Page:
October • 8 • 2020

Caroline E. Giddis 
Exhibition Review: Abigail Stevens's
The Year in 20/20: Keeping Perspective 
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Abigail Stevens, Confession, 2020, found objects and mixed media assemblage. Image courtesy of the artist.

Like many creatives, Abigail Stevens began rethinking the world around her while in quarantine earlier this year. In a time when almost every industry had to shut down, restructure, and reorganize for the future, it was inevitable that so many would begin to examine and even deconstruct certain aspects of their lives. For Stevens, this began in March with the sudden collision of her roles as a working professional, mother, wife, and artist, which became contained in the environment of her Victorian home in Savannah, GA. Her daughter Verity (age 2) attended virtual preschool while, just a few feet away, Stevens worked on virtual programs for children and families needing engagement activities as the Community Program Coordinator for the Savannah Jewish Educational Alliance and Federation. “I suddenly started to think ‘What is my job now?’ and I began to write down these ideas and thoughts about where my place was,” said Stevens. What started as a cathartic writing project quickly progressed into the full-blown art exhibition The Year in 20/20: Keeping Perspective, a collection of pieces that Stevens created in reaction to the events of 2020 that deeply affected her.

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Abigail Stevens, COVID Fashion Statement, 2020, found objects and mixed media assemblage on fabric, image courtesy of the artist

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Abigail Stevens, Curtain #1, 2020, house paint, puff paint, and paint marker on fabric. Image courtesy of the artist.

The pieces range from chaotic collections of thrifted objects that address the restrictive domesticity Stevens faced during quarantine to protest assemblages that recall the powerful emotions of the Women’s Suffrage Movement. Stevens’s works in The Year in 20/20 can be described as a fusion of Betye Saar, Barbara Kruger, and Ashley Longshore, using words and juxtapositions to express reflective thoughts and challenges to the viewer. As Stevens explains,

I started jotting down little phrases and poems about this experience and COVID-19. I was trying to find a little humor in it for myself, while also realizing that it’s a very serious situation, I wanted to make light of it in a way that would resonate with other people, but not be insensitive. I was looking around and thinking about the crazy things that have happened this year and asking what has impacted me the most so I gravitated to certain issues. There were many more things that happened this year that I didn’t include in the show and the only reason for that was that I wanted to choose things that I felt were the most personal.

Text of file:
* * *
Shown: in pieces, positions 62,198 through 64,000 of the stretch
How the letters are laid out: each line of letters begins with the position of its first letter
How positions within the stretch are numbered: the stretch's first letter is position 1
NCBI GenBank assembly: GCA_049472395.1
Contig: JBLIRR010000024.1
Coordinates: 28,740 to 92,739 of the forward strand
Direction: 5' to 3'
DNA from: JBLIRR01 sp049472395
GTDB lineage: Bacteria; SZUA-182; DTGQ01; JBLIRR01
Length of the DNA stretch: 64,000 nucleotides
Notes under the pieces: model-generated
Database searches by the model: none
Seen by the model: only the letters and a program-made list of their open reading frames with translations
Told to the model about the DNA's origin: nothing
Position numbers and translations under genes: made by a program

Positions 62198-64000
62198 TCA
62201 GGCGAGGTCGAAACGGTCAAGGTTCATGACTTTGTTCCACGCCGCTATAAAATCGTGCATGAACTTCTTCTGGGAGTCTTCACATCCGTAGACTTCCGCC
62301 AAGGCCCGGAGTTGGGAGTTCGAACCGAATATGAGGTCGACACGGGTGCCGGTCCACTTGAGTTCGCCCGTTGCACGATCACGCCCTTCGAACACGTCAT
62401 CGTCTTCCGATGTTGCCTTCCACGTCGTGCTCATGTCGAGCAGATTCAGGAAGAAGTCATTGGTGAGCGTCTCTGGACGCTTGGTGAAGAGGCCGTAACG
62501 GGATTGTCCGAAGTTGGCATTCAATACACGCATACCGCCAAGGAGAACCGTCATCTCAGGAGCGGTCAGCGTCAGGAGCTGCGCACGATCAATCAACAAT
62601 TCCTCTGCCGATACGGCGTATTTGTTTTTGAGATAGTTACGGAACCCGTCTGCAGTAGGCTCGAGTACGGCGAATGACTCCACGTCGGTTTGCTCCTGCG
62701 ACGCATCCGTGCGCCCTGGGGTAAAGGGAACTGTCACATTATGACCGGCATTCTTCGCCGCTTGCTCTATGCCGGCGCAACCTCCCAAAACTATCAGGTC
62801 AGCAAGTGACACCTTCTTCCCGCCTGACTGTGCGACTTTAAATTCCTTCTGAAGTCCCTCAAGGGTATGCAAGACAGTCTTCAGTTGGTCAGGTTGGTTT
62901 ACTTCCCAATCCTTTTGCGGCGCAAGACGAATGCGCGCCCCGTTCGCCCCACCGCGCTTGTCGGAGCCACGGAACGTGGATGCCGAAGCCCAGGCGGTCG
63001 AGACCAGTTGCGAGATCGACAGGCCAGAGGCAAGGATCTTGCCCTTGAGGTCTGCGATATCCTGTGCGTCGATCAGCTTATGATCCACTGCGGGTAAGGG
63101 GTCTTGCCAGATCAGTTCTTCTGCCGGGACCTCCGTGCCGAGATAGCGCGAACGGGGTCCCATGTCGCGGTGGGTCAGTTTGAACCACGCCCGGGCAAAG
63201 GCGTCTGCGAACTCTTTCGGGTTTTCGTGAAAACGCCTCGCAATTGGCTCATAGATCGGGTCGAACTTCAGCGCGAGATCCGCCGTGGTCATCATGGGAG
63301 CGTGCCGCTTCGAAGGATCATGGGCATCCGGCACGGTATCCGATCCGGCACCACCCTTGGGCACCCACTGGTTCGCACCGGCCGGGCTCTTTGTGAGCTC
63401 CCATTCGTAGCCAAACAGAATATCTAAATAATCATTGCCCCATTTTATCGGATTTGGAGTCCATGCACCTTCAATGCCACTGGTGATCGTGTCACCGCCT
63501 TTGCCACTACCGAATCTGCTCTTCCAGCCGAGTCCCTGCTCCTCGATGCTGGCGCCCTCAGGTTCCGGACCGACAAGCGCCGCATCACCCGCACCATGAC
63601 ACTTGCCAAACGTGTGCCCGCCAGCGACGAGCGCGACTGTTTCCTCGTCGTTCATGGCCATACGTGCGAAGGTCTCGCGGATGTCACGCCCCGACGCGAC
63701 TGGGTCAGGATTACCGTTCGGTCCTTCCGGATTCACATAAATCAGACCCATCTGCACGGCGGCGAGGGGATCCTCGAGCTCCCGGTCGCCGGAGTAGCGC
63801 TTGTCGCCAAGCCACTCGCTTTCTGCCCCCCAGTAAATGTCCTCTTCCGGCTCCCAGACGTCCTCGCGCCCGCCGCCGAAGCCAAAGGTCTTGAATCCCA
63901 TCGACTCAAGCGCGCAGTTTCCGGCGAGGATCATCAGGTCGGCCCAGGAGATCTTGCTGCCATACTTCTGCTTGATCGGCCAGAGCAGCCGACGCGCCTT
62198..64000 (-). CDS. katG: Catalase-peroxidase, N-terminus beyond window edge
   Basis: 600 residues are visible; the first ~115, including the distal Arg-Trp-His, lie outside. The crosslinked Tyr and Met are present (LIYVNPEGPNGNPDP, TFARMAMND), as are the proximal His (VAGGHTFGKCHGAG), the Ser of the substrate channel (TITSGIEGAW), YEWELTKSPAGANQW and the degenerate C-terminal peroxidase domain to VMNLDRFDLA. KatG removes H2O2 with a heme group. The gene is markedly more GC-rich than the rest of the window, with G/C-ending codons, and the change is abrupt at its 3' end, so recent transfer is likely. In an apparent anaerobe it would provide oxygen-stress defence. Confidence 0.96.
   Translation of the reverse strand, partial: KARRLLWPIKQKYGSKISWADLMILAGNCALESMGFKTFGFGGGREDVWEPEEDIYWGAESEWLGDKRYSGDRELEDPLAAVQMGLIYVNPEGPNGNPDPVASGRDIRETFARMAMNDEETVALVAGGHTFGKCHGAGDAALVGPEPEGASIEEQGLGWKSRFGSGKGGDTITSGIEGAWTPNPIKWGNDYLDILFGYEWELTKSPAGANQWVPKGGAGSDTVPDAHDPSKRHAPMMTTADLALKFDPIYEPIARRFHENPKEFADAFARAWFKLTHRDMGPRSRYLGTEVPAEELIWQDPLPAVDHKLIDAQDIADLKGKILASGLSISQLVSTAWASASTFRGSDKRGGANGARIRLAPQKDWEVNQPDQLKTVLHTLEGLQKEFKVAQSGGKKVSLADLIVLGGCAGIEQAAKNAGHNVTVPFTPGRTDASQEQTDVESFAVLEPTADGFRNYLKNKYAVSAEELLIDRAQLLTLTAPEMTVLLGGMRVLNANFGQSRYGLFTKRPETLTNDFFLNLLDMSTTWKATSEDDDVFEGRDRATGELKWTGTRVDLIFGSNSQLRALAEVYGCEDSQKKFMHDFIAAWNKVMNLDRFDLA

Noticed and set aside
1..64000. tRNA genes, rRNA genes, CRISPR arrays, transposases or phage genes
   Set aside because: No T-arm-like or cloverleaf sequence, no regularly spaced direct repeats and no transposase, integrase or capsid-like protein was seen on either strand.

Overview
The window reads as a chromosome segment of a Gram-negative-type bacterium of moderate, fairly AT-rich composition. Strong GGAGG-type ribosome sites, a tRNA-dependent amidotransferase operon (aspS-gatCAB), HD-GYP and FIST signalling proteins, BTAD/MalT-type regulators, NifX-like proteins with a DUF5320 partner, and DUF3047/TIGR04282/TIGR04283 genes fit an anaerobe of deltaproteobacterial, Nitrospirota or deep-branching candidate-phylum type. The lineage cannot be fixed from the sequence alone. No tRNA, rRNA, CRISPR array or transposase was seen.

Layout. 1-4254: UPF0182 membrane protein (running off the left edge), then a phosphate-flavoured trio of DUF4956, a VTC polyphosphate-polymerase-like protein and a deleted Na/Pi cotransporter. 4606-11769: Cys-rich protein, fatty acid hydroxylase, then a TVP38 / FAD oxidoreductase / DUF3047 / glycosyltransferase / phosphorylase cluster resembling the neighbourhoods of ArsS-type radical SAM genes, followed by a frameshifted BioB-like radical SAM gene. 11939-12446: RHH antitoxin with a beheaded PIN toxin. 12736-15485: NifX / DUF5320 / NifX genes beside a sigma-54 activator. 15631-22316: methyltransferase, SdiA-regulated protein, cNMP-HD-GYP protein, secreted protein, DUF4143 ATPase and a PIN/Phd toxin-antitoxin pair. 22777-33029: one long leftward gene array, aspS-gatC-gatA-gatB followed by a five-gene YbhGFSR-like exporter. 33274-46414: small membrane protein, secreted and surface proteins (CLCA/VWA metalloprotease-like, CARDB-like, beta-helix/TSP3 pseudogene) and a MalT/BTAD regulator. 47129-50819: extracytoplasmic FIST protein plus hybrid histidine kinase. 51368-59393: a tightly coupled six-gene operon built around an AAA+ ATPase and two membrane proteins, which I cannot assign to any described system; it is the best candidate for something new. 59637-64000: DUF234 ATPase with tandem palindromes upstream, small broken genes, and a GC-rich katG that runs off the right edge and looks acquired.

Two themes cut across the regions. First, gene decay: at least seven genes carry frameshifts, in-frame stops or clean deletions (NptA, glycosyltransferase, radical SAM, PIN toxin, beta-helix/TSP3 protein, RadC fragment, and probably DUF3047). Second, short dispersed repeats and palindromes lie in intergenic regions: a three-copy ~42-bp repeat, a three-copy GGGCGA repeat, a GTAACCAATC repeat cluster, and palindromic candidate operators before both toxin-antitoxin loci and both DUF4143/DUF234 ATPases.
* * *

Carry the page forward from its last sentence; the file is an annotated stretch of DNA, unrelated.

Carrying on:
Stevens gravitated towards subjects such as the 19th Amendment centennial and the feminist critiques that come with living in a home built during the Victorian Age, an era during which women’s freedoms were restricted. Originally designed as a site-specific show within her home, the work creates a new context within the gallery, but the juxtaposed pieces still emanate the feeling of being in a domestic space. A number of works speak directly to current events, including RBG (2020), honoring the late Supreme Court Justice Ruth Bader Ginsburg, Athleisure Luggage (2020), Confession (2020), Covid Fashion Statement (2020), and Curtain #1 (2020), which features some of Stevens’s poetic writing that formed the basis of the exhibition. The work reads, "Don’t quit your day job — just get used to doing dishes & changing diapers on the daily and be okay with swapping designer decor for dinosaurs." Of this particular stanza, Stevens said, “All parents can relate with the idea that the longer you’re home, the more your house gets destroyed.”

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A work that functions as a powerful centerpiece of Stevens’s show is #MaskRequired (2020), an assemblage of face masks and beauty supplies applied to a thrifted cork wall organizer. The masks included are a disposable medical mask (now a notorious symbol of 2020), a cloth face mask, a sleep eye mask, a blue masquerade mask, and a cooling spa mask. At the top right above the masks are three strips of embossed labels that read, “Instructions: Choose the best mask for mommy.” The formal organization of #MaskRequired disguises the chaos that lurks underneath.
"It obviously came out of the idea of having and needing to wear a mask every day, but also this idea of masks in general and what it means to put on a mask,” said Stevens. “I asked, ‘How does a mask change your perception of you as a person?

Abigail Stevens, #MaskRequired, 2020, found objects assemblage. Image courtesy of the artist.

What does it mean to other cultures or religions?’ I’ve always been interested in the idea of masking, so I knew I had to do something to discuss it.”